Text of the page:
Now let’s talk females crosses. This is a whole different story. The female suri from a huacaya mother is called a F-1 or first cross. I have visited lot’s of suri farms and looked at lots of suris over the years and to be quite honest many of the F-1 suris are as nice if not nicer than so call pured suri from some of the imports. I really have my doubts about many imported suris especially the colored ones as to their true purity. We have NO WAY of really knowing their true purity, there for we have no way of saying there not really an F-1 or BC-1-2 or 3. What we do know is that if they are bred to a pure suri SS male that they will produce a suri. I have also looked at lots of show results in suri classes here in the U.S. and guess what, there has been lots of champions that are crosses or back crosses. This makes me wonder if the judges feel that these suris are worthy of winning at shows then why are some breeders condemning cross breeds. I wish I could answer that question with the right answer but I don’t think I can. I believe it’s an issue that will have to let time solve.

From what I have seen in the cross breed suris is a substantial hybrid vigor. Most of the ones have denser fleece and seem to be slightly more robust. Cross breeding has been going on for years in other livestock animals and has produced incredible commercial head way in a lot of market places. This should be considered a plus if we are looking into the future fiber market of suri fleece here in the U.S.. Australia has an extensive cross breeding program going on and has extensive data available about the practice.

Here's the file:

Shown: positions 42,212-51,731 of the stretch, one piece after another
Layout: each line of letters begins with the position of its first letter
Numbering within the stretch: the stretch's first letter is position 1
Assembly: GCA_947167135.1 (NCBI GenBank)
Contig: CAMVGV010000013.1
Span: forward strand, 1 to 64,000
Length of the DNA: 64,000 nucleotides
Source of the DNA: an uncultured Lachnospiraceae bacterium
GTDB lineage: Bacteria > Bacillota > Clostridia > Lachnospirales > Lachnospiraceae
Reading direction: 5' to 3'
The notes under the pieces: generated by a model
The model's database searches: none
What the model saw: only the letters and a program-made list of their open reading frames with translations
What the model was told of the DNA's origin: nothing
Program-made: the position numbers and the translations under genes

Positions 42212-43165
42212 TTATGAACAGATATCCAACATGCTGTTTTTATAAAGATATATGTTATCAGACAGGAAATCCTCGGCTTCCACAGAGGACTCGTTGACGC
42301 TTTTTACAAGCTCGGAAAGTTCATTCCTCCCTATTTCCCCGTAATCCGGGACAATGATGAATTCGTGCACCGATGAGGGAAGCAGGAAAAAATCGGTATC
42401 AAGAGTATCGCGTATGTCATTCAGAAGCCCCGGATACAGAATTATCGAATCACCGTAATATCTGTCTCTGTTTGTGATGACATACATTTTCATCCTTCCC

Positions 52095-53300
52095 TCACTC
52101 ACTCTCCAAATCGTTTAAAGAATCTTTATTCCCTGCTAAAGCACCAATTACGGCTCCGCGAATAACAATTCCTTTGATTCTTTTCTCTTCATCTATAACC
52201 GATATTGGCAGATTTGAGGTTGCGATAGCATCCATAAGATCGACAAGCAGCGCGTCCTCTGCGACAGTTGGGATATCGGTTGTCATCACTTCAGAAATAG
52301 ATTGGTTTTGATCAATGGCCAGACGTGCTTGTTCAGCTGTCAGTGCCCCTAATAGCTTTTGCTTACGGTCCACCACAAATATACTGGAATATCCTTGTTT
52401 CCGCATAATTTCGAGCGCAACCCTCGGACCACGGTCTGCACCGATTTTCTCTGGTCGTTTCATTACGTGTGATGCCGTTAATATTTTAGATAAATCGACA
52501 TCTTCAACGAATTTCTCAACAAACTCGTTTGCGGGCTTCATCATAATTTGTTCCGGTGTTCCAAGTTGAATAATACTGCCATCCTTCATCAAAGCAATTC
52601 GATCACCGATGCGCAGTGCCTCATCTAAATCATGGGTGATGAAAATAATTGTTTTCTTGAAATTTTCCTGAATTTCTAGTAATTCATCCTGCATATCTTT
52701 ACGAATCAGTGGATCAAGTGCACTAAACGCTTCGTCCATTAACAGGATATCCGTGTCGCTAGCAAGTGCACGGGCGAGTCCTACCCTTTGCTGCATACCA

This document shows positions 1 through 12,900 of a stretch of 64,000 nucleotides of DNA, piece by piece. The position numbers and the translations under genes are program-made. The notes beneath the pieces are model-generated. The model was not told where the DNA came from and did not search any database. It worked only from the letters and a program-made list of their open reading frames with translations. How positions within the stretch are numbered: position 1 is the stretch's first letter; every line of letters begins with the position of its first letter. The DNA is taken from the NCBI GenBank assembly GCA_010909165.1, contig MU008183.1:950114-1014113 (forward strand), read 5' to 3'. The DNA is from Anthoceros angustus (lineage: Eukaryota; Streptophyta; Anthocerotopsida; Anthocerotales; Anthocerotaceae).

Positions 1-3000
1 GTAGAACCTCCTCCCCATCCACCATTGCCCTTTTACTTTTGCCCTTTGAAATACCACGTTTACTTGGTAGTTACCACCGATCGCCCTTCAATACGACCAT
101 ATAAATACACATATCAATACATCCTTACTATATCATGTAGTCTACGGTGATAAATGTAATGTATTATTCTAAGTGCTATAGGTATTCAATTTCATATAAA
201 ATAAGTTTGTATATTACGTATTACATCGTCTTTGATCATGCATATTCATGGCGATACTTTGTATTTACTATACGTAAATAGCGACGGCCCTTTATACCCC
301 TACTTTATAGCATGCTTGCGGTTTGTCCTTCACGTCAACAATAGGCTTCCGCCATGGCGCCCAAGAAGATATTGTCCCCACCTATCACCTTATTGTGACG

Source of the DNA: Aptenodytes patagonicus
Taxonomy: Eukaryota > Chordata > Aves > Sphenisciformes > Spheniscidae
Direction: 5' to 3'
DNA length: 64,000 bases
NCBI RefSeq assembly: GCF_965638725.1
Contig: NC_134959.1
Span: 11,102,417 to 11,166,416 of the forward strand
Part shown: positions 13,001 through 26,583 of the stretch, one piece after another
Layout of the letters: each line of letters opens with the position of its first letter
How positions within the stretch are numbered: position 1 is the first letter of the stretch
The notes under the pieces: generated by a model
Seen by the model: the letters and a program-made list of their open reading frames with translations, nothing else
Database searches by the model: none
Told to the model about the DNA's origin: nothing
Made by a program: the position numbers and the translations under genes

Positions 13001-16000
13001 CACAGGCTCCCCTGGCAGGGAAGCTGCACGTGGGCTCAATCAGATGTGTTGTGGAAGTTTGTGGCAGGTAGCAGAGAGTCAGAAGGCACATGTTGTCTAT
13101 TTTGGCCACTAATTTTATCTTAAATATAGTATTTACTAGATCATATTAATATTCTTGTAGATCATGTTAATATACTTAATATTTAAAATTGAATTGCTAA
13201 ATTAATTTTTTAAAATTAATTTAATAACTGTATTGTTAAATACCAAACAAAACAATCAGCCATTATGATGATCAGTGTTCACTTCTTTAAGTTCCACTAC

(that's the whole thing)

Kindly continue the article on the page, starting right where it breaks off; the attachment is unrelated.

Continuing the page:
In conclusion I would like to say a suri alpaca is determined by it’s fleece. If it has suri fleece then it will be registered as a suri no matter what it has as a dam or sire. The goal of every breeder is to improve the quality of their alpacas. I have concluded in my research that some suris no matter what degree of purity have better fleeces than others and that’s what should really matter. If you are using a male suri that has produced huacayas and it’s ok with you then so be it. I think the real goal is to breed quality alpacas plain and simple. The breeders in the U.S. and everywhere else for that matter should realize that a world made up of short sided purist’s will only end up in debate and animosity, but a world that excepts and promotes each other becomes a family and friends. I want to have friends.

                                Happy Trails,
                                    Bill Graham